A NEW YORK TIMES NOTABLE BOOK • Ghana, eighteenth century: two half sisters are born into different villages, each unaware of the other. One will marry an Englishman and lead a life of comfort in the palatial rooms of the Cape Coast Castle. The other will be captured in a raid on her village, imprisoned in the very same castle, and sold into slavery.
One of Oprah’s Best Books of the Year and a PEN/Hemingway award winner, Homegoing follows the parallel paths of these sisters and their descendants through eight generations: from the Gold Coast to the plantations of Mississippi, from the American Civil War to Jazz Age Harlem. Yaa Gyasi’s extraordinary novel illuminates slavery’s troubled legacy both for those who were taken and those who stayed—and shows how the memory of captivity has been inscribed on the soul of our nation.
APPLE BOOKS REVIEW
This astonishing epic confronts the heinous legacy of slavery and reminds us that the #blacklivesmatter rallying cry is so painfully necessary. Yaa Gyasi sets her debut in Ghana—the country she left as a young child—and her adopted home country of the United States, following two branches of a family with roots in both the Asante and Fante tribes. We can’t remember the last time we were so wrapped up in a novel. What astonished us most was Gyasi’s ability to ground the arc of history in profoundly personal, emotional stories.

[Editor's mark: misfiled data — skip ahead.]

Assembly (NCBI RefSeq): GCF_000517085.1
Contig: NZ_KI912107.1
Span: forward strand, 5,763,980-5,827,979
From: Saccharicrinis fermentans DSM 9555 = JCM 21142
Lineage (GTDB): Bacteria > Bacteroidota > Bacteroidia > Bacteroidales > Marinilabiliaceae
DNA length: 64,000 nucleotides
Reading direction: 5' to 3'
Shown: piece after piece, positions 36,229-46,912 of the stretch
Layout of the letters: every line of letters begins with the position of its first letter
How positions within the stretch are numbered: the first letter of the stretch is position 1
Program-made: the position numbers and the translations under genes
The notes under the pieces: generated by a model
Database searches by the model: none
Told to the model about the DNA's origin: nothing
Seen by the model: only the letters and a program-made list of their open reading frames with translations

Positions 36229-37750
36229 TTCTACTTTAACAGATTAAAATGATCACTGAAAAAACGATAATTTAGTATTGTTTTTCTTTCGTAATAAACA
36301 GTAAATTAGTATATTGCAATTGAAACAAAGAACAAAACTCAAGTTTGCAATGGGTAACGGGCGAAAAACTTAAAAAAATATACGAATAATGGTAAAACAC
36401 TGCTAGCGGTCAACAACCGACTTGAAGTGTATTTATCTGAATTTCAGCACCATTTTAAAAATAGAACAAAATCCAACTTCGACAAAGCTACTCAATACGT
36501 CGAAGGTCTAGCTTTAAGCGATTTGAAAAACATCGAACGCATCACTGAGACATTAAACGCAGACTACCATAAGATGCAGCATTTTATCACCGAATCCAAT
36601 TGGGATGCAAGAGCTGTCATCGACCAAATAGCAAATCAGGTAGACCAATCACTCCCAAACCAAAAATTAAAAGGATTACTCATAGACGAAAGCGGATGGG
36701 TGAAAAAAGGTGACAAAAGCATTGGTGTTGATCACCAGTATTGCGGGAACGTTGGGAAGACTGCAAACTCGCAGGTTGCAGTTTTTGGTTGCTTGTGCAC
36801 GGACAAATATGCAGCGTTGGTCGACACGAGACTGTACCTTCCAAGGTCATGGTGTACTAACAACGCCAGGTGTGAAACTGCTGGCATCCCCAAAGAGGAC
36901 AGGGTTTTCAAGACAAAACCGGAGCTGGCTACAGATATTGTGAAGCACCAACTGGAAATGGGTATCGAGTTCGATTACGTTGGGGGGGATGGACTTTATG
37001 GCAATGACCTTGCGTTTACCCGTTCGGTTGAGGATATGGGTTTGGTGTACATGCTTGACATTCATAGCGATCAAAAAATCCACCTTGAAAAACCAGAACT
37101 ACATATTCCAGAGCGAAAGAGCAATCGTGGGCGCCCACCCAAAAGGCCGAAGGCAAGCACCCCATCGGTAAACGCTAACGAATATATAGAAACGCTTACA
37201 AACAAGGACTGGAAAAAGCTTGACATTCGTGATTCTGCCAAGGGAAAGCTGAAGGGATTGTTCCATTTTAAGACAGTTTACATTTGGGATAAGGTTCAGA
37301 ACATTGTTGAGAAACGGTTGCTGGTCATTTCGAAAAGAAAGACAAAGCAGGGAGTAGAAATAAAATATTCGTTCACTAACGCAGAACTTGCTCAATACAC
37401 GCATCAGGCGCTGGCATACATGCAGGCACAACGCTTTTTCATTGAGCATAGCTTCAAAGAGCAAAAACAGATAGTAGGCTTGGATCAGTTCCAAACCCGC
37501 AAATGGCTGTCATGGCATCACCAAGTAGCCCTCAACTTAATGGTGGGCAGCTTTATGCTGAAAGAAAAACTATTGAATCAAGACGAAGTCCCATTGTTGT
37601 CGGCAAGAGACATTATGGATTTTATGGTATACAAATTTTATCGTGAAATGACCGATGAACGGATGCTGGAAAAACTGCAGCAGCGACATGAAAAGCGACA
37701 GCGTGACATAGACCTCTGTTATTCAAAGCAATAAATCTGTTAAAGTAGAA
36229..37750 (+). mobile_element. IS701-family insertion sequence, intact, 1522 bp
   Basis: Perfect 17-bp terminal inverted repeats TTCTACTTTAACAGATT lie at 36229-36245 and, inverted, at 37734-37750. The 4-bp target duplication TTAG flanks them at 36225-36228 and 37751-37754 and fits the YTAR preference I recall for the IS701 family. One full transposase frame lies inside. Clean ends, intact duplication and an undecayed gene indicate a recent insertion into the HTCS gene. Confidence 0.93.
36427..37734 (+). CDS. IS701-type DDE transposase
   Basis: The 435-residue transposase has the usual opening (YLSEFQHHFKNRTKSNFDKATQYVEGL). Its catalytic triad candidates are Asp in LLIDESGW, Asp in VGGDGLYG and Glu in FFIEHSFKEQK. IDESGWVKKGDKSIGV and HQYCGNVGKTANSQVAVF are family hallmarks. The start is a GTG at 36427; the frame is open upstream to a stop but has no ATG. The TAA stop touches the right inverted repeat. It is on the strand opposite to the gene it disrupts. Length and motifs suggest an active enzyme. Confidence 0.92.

Gyasi's amazing debut offers an unforgettable, page-turning look at the histories of Ghana and America, as the author traces a single bloodline across seven generations, beginning with Ghanaian half-sisters Effia, who is married off to a British colonizer in the 1760s, and Esi, who is captured into the British slave-trading system around the same time. These women never meet, never know of each other's existence, yet in alternating narratives we see their respective families swell through the eyes of slaves, wanderers, union leaders, teachers, heroin addicts, and more these often feel like linked short stories, with each descendent receiving his or her own chapter. Esi's descendants find themselves on the other side of the Atlantic, toiling on plantations in the American South before escaping to the North for freedom, while Effia's offspring become intertwined in the Gold Coast slave trade, until her grandson breaks away and disappears to live a simple existence with his true love. In both America and Ghana, prosperity rises and falls from parent to child, love comes and goes, and the characters' trust of white men wavers. These story elements purposely echo like ghosts as history often repeats itself yet Gyasi writes each narrative with remarkable freshness and subtlety. A marvelous novel.
This book has been compared to Roots. I think it’s better. Traces 2 families from slave to present times. Stories weave through the families, and cover an amazing amount of history. The author researched the historical facts, and I really enjoyed it. With all the racial unrest in the world, I think this was a very timely book. I highly recommend it.
Many thanks to Yaa Gyasi for crafting such an amazing piece of work.
I wanted to like this novel based on great reviews. It kept skipping generations and going back that I got lost and forgot who was who. This was boring. I stopped reading before half of the book. Just not for me.